The myth:
Eventually, the microchip will wear out and Iíll have to have it replaced.

The truth:
The chip doesnít have an internal battery or power source. Most of the time it is inactive. When the microchip reader is passed over it, it gets enough power from the reader to transmit the petís ID number. Since thereís no battery and no moving parts, thereís nothing to wear out or replace. The microchip will last throughout your petís lifetime. However, it is your responsibility as the pet owner to update your petís microchip everytime you change addresses or phone numbers.

The myth:
My cat never goes outside. She doesnít need to have a microchip ID.

The truth:
Itís wonderful that youíre keeping your pet safe inside, but a guest or a repair person could easily leave the door hanging open, or a screen could come loose from an open window. Unaltered pets in particular will take any chance to roam. Thereís a possibility that your house could be damaged in heavy storm, flood, or other natural disaster, causing your cat to run away in fear. Pets can even be stolen-particularly birds and exotic or purebred animals. No matter how closely you watch your favorite animal friend, thereís always a chance she could get out, and if she doesnít have any ID, it will be extremely hard to find her.

The myth:
If someone else ever tries to claim my pet, the microchip ID number wonít hold up in court.

The truth:
A microchip ID number is unique, it canít be changed, and it links a pet to its owner through an international database. It works a lot like the serial numbers that link vehicles, stereos, TV sets, and other valuable possessions to their owners. The American and Canadian Kennel Clubs have recognized microchipping as definitive proof of a dogís identity and ownership, and accept microchip identification to register purebred dogs. If you own a very valuable pet, or if youíre afraid there might be a question about who has custody of your pet, microchip identification could be a big help.

The myth:
Itís not safe for my dog to have a foreign object inside his body.

The truth:
Any foreign material injected carries some risks. However, the risks of are extremely minimal compared to the risk of your pet becoming lost. Veterinarians have been implanting microchips in animals for years, and the process has been proven to be very safe. The chip is made out of an inert, biocompatible substance, which means it wonít cause an allergic reaction in your furry friend, and it wonít degenerate over time. The first versions of the microchip would sometimes migrate from where they were injected, but manufacturers now design the chips with antimigrating properties. When theyíre implanted properly, todayís chips wonít migrate. Once theyíre in place, they wonít move around or get near any delicate tissues or organs. You can help make sure the microchip heals securely by keeping your pet calm and quiet for the 24 hours following injection. Because the microchip is placed just under the skin and not internally, microchip reading is completely safe as well.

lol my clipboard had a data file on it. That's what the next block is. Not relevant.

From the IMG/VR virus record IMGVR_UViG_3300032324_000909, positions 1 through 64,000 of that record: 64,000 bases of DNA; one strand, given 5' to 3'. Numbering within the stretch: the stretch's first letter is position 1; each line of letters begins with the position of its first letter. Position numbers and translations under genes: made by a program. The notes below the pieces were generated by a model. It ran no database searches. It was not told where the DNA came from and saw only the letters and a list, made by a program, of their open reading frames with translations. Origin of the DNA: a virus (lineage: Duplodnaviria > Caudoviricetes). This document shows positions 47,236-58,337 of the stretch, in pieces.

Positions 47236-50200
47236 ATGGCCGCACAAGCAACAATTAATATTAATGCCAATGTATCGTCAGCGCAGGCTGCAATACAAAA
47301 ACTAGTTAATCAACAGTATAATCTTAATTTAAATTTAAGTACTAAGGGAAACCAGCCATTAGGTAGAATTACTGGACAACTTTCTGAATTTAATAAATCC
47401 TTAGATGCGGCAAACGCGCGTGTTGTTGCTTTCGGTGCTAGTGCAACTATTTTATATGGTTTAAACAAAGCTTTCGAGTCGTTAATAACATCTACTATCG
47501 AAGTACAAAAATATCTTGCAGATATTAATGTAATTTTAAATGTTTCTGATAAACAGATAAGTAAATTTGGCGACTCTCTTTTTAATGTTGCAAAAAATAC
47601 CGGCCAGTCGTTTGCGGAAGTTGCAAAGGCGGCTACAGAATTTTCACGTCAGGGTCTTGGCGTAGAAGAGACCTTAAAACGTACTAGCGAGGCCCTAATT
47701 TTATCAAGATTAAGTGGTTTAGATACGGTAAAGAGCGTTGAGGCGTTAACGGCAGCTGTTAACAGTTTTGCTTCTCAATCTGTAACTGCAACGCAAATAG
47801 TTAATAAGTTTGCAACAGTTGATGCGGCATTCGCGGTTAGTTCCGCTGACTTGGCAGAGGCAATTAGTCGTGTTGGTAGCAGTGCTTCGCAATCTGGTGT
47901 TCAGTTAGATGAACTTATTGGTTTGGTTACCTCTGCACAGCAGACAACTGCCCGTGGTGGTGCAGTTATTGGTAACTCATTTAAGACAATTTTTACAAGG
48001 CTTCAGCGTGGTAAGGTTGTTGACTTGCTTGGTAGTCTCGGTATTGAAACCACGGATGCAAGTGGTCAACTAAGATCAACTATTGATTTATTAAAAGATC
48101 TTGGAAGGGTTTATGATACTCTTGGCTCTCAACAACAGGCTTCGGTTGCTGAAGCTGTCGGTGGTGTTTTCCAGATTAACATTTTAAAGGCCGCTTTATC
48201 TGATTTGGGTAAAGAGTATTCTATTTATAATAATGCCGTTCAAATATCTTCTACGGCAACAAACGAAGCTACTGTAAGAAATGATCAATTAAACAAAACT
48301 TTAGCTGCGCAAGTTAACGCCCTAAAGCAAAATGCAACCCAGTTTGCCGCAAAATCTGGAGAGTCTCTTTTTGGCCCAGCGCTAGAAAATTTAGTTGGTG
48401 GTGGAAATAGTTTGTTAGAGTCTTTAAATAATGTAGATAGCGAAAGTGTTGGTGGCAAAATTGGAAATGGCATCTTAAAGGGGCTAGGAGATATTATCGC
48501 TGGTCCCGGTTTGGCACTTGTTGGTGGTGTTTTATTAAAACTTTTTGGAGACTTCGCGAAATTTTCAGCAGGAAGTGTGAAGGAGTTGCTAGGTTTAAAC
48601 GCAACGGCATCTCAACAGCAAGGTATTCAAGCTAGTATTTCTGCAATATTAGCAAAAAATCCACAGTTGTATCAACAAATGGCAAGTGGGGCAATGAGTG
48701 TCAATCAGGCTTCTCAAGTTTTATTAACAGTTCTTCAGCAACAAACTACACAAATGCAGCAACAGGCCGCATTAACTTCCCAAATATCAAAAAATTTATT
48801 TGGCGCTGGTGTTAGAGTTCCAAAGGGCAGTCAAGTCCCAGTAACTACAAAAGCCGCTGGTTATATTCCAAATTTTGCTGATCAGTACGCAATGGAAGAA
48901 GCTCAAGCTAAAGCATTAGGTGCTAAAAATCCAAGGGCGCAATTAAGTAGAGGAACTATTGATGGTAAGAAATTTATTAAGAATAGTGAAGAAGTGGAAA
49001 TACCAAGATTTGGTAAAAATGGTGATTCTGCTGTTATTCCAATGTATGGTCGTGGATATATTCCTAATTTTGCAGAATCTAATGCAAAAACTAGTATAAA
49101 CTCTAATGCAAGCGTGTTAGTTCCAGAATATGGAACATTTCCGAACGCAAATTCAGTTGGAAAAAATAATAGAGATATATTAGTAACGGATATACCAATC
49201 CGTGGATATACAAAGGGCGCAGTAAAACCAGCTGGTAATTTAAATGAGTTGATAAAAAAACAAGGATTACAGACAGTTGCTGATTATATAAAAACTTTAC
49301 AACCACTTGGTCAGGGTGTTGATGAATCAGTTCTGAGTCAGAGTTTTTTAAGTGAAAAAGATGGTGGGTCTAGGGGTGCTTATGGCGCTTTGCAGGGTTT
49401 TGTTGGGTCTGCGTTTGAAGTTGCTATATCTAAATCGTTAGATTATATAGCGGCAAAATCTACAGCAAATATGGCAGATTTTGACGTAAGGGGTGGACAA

Microchipping is safe, effective, durable, and dependable, but it canít absolutely guarantee that a lost pet will be found. The best way to keep your pet safe is to use more than one form of identification. Microchips are long lasting and a wonderful means of identification, but there is a chance a shelter wonít have a reader, so a tattoo would be an effective backup form of identification. If kind strangers find your dog in the street, on the other hand, they wonít have a reader handy to check for a microchip and wonít know where to call to match a animalís tattoo to an owner. A tag with your name and address would let them bring your pet right back to your door. Another possibility would be a tag that informs readers that your pet has been microchipped and/or tattooed and gives them the number to call to reach the ID number database. Thereís always the possibility that one kind of identification could fail, but if your pet has two or three kinds of ID, thereís a good chance that at least one will help bring her home to you. Talk to your veterinarian about how to provide the best identification for your pet.
In a perfect world, leashes, fences, and doors would be enough to keep your pet safe at home. In the real world, accidents happen, and your pet depends on you to protect her against the things that could go wrong. With a little effort now, you can take a big step toward ensuring that your furry friend will be with you in the future.